Tag Archives: common mistakes

Is it ‘fun’ or is it ‘funny’?

difference between fun and funny

Photo credit: mirror.co.uk

Some time ago I started noticing the difference between the usage of ‘fun‘ and ‘funny‘, or, rather, I realised that more often than not you cannot replace ‘fun’ with ‘funny’.

I remember a student of mine saying about his three children ‘They are good fun‘ rather than ‘They are funny‘.

I also noticed non-natives often mixing these two words, so I thought I’d investigate it.

In a nutshell, the difference in meaning is the following:

  • fun – something that you enjoy doing, or somebody you like spending your time with (if used about a person)
  • funny – something that makes you laugh, something comical or humorous

For instance:

– He is a fun guy (= he is fun to be with, he is a nice person)

– He is a funny guy (= he behaves in a way / does something that makes you laugh)

Funny‘ can also mean strange or unusual, as in:

– There’s something funny going on (MacMillan Dictionary).

– The washing machine is making a funny noise again (Cambridge Online Dictionary).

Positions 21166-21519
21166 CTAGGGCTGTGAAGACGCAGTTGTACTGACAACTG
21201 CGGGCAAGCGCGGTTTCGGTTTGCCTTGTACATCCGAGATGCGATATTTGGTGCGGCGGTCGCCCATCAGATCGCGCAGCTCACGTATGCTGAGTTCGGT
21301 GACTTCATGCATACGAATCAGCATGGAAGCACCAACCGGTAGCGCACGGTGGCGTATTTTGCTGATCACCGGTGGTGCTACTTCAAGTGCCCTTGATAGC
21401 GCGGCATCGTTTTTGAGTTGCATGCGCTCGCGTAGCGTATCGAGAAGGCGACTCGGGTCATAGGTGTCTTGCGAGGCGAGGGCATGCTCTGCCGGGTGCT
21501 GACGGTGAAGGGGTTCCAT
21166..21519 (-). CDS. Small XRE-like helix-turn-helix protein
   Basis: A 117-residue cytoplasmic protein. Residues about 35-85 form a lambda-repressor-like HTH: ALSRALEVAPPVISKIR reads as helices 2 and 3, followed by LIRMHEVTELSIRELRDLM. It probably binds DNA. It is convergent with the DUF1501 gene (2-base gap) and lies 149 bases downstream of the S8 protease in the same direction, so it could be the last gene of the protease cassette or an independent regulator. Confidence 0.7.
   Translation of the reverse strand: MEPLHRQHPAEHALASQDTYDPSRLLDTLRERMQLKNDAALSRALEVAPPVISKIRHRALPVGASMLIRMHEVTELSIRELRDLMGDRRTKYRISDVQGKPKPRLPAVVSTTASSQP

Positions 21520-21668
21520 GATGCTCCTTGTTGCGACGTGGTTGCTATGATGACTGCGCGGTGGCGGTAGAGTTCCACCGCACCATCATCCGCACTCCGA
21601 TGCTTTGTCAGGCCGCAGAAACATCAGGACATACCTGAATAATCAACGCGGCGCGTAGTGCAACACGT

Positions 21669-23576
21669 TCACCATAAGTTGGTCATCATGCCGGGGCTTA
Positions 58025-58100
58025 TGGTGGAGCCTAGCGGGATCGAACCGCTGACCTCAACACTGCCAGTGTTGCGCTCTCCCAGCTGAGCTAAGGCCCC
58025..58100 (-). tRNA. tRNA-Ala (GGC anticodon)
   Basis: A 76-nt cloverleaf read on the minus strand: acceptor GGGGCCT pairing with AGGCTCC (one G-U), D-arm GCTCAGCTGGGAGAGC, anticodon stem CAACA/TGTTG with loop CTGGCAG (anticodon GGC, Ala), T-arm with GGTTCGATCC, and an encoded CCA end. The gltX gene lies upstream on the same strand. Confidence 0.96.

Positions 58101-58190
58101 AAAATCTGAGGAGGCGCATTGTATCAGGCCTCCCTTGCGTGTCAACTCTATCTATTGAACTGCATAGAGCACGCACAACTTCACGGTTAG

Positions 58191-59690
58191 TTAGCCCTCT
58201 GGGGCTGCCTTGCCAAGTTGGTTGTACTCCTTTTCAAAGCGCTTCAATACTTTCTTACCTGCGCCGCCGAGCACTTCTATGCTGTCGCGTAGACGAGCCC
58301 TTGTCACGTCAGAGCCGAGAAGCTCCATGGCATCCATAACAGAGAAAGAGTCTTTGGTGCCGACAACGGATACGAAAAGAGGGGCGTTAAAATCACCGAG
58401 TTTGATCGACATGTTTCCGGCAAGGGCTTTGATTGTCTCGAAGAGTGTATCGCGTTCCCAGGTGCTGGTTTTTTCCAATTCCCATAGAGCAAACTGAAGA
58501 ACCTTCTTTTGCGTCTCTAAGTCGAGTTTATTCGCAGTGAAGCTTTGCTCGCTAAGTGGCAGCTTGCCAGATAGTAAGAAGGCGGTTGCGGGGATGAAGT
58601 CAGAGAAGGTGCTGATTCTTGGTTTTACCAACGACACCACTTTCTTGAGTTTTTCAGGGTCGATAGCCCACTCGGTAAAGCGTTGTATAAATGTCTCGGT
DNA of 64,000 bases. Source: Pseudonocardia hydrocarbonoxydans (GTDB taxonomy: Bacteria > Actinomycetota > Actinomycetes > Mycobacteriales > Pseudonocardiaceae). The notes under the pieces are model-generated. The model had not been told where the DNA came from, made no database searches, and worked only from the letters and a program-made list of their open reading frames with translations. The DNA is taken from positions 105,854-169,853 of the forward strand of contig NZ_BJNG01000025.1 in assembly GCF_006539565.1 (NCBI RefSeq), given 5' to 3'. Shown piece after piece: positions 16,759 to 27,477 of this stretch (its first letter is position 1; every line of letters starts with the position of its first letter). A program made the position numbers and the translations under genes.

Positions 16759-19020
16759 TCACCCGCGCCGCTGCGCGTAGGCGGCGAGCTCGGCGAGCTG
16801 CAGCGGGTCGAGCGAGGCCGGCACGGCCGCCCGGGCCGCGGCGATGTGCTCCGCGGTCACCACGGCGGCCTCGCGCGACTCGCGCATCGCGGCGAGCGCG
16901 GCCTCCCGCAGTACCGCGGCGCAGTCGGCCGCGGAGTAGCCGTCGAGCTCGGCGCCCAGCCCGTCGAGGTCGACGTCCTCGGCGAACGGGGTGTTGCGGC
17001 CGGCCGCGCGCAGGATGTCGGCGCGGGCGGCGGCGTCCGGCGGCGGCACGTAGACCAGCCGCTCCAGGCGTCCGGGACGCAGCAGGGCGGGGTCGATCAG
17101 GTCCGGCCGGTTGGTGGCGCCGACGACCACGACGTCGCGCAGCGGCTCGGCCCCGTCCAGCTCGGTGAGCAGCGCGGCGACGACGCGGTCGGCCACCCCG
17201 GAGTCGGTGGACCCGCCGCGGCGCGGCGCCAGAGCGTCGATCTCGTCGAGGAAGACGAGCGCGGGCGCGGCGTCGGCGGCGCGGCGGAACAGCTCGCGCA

– It’s funny how Alec always disappears whenever there’s work to be done (Cambridge Online Dictionary).

– She’s a funny girl (= she is strange and difficult to understand) (Cambridge Online Dictionary).

 

Want to know more?

This and this threads on WordReference, my go-to website for linguistic queries, offer a bit more information on the topic.

Here is a nice visualisation of ‘fun’ vs. ‘funny‘.

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Websites: Woodwardenglish.com

woodwardenglish learning english resources

Photo credit: woodwardenglish.com

I’ve been planning for a while to start writing about the resources – websites, dictionaries and apps – that I use or just stumble upon and that should be helpful for English learners (myself included). This is going my first one.

I stumbled upon this website as I was searching for the explanations and examples of differences between ‘fun’ vs. ‘funny’.

I think it’s a brilliant resource for learners of intermediate to advanced levels with some very good visuals, such as this Cooking Vocabulary or Daily Routines cartoon (for elementary / intermediate level), or even Do vs. Make usage.

One of the most helpful posts is probably 7 tips for learning new vocabulary. I agree wholeheartedly with this strategy and I’ve been using it myself, especially the flashcards. More on them later.

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